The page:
One farm in Grove’s coverage area may become certified sooner,
based on the farmer’s cultural practices. “I never gave
a thought to organic,” said Steve Hord, a Middlebrook, Va.,
dairyman raising about 60 cows -- 45 in the milking herd and the
rest dry cows. “I’ve been going to organic without realizing
“I never gave a thought to organic.
I’ve been going to organic without realizing it.”
He started establishing his pasture about 15 years ago. He has
put up adequate fencing and installed water lines through a cost-share
program with federal and state funds. About three years ago, his
cows began grazing mostly on pasture and were fed grain and hay
over winter. As the pasture matures in spring, he takes the cows
off the grain, depending on weather and pasture conditions.
Hord, who is working on his certification paperwork, believes certifiers
can approve his pastureland as organic by this fall and his cows
by about mid-2006. He also believes, if his operation could become
certified by the end of this year, the extra milk premium will offset
the higher costs of organic feed.
Transitioning as a group
By early 2007, Augusta County, Va., dairy farmer James Wenger
expects a certifier to approve his operation as organic. He and
about five Rockingham County, Va., dairies expect to become certified
at about the same time. They committed to the move several years
ago. Back then, interested companies said they would buy the milk
only if they could cost-effectively haul at least 40,000 pounds
of milk from one region.
Wenger farms with his two sons, Nathan and David, and his wife,
Lynn, on the land where he grew up. They milk about 84 cows. By
following organic practices, Wenger believes his herd is healthier,
and his cows last longer, because they are not under as much stress.
By following organic practices, Wenger believes
his herd is healthier, and his cows last longer, because they
are not under as much stress.
“We’re not pushing them as bad, and they are walking
and getting exercise,” he said. “We’re milking
about 14,000 pounds of milk, and everybody else is milking about
He sees his vet less often due to lower animal stress and better
health, and he culls harder. Wenger no longer tolerates unproductive
and unhealthy cows. “If a cow gives us a problem, we let her
go,” Wenger said. “We sell her and get rid of the problem.”
To offset the higher costs of going organic, Wenger cut his fertilizer
and equipment costs. He stopped growing corn to keep from replacing
his worn-out equipment. He pocketed the money he would have spent
on buying the heavy metal, as well as his labor to plant and harvest
the corn. The decision freed up his time to concentrate on his management
needs to obtain certification.
He figures high and low corn prices from year to year will average
out to favor buying over growing his own. Once he becomes certified,
Wenger says the premium milk prices will more than pay for the organic
feed he must give his cows. Local feed suppliers have expressed
interest in supplying him with organic feed, as well.
Horizon Organic and Organic Valley are courting Wenger to buy his
certified milk when it comes. Wenger is still weighing his decision.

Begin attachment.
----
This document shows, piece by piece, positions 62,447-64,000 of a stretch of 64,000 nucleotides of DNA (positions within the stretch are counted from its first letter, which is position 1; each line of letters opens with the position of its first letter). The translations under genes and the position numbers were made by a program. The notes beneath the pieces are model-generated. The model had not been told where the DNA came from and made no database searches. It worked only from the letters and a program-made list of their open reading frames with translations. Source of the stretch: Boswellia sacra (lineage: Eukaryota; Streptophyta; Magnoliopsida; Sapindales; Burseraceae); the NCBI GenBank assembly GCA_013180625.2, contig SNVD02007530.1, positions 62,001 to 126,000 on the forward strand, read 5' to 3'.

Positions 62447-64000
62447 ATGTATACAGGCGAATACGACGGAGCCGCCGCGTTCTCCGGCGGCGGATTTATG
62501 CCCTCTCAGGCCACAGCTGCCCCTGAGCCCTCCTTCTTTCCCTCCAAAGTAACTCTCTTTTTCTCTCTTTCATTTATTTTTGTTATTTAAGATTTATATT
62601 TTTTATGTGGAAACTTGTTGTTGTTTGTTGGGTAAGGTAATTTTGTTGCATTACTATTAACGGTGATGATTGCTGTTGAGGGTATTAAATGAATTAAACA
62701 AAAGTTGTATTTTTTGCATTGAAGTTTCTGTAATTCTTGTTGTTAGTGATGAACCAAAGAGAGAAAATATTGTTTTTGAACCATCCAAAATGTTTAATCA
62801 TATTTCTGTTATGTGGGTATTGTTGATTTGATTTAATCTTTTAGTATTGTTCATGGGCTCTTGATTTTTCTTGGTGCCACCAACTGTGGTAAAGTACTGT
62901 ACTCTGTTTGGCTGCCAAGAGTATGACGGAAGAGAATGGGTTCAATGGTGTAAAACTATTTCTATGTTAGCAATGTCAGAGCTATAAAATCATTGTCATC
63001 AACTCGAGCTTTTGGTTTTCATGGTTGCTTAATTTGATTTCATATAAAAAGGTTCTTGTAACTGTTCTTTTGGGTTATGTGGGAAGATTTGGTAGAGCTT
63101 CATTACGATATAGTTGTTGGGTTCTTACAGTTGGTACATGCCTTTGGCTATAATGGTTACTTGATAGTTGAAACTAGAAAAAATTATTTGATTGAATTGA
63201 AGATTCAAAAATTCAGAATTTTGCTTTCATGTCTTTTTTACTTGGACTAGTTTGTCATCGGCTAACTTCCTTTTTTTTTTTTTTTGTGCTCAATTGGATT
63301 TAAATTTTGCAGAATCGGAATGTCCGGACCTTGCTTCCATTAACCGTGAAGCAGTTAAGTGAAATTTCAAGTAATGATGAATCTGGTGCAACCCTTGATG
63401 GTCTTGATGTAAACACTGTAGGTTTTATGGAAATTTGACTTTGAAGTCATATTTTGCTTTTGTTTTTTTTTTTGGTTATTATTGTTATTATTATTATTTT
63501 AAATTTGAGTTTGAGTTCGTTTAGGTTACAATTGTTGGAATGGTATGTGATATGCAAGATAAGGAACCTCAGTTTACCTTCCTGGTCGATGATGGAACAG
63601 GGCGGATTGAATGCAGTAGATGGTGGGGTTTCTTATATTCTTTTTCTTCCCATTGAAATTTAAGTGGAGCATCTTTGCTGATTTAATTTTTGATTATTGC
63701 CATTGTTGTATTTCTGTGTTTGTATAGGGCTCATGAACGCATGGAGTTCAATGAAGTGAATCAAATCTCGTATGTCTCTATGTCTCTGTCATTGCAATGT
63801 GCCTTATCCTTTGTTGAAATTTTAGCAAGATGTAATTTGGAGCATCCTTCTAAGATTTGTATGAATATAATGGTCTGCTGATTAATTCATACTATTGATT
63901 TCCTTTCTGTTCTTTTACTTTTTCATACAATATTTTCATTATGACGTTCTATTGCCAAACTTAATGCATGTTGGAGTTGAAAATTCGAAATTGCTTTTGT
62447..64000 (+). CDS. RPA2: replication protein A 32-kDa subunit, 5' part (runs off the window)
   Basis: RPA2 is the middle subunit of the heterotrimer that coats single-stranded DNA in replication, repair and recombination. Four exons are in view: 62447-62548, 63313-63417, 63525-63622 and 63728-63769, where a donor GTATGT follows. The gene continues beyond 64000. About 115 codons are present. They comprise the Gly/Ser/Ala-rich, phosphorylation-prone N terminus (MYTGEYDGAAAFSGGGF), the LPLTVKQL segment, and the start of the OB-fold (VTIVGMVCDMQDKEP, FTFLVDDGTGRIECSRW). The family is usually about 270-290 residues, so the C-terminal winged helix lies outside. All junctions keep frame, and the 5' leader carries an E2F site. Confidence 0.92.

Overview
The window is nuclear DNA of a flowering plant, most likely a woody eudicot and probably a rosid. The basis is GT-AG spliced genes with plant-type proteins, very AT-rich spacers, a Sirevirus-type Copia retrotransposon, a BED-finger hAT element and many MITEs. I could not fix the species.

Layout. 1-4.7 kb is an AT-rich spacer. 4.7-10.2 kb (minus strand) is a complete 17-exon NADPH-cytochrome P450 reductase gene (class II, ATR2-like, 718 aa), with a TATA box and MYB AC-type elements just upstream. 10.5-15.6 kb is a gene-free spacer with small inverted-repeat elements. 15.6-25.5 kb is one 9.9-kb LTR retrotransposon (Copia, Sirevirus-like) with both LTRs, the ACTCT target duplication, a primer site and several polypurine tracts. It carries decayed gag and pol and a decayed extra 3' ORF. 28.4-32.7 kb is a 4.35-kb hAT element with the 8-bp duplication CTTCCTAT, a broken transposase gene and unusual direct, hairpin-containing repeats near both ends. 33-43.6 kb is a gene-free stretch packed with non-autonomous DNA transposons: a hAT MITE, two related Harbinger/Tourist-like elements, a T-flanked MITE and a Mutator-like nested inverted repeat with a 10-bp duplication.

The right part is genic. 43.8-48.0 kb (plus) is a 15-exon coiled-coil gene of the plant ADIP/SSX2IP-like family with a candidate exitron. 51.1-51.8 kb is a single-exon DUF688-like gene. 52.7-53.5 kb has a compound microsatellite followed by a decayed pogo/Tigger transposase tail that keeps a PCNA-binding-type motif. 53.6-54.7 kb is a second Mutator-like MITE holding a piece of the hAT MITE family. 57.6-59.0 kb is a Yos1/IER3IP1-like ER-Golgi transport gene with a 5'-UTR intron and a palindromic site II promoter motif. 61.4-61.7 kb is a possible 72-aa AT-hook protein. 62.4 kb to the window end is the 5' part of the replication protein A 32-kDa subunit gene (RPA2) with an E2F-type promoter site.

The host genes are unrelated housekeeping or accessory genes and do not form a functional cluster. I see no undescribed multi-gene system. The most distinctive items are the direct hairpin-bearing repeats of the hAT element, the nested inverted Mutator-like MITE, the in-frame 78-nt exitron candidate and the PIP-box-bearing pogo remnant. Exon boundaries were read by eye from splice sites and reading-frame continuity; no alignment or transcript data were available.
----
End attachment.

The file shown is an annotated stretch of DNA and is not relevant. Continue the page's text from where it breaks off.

Plus – minus for organic dairy
From her experience as an organic inspector, VDAC’s Cash
says organic dairy farming has its risks and rewards. Some of the
rewards for a successful pasture-based operation include:
- healthier cows
- healthier soils
- fewer veterinarian bills
- lower cost for fertilizers and chemicals
- more money for the farmer’s product
- less overhead in machinery
- a healthier work environment
- possible extra income selling organic calves
- fewer issues dealing with excess manure
Some of the negatives are:
- more expensive organic feed
- probable decrease in milk production during a farmer’s
learning curve in grazing and organic feeds management
- four-year transition period with no full premiums until certified
- the need for precise and extensive recordkeeping
In considering whether to invest in transition, Extension Agent
Grove advises farmers to first ask themselves if their operation
fits the decision. What will transition cost, in terms of learning
new management and in dollars? Do I have access to enough land for
grazing? Will landowners I rent from agree to this transition? Will
I need to haul organic feed in from the Midwest or can I work with
a local supplier?
Grove urges farmers to figure on paper whether transition will
be profitable in their situation. He advises them to talk with out-of-state
organic dairy producers to learn what their costs are. (See sidebar:
Farmers wonder where the demand for organic milk will be in five
to 10 years. Is the health-conscious movement just a fad? Horizon’s
Masterman doesn’t believe so. She said the personal health
focus of Americans is here to stay and predicted organic demand
will continue for years to come.
If the supply of organic milk in the Southeast eventually does
catch up with demand, will the higher premiums level off or fall
as fast as the rise in interest? Neither Taylor nor Miller could
give an iron-clad answer. Miller said it will depend on how much
the marketplace can bear.
Both said the two companies that they represent want to pay for
high-quality organic milk. After the meeting, both continued their
quest to find farmers willing to promise their Virginia milk to
help meet surging regional markets.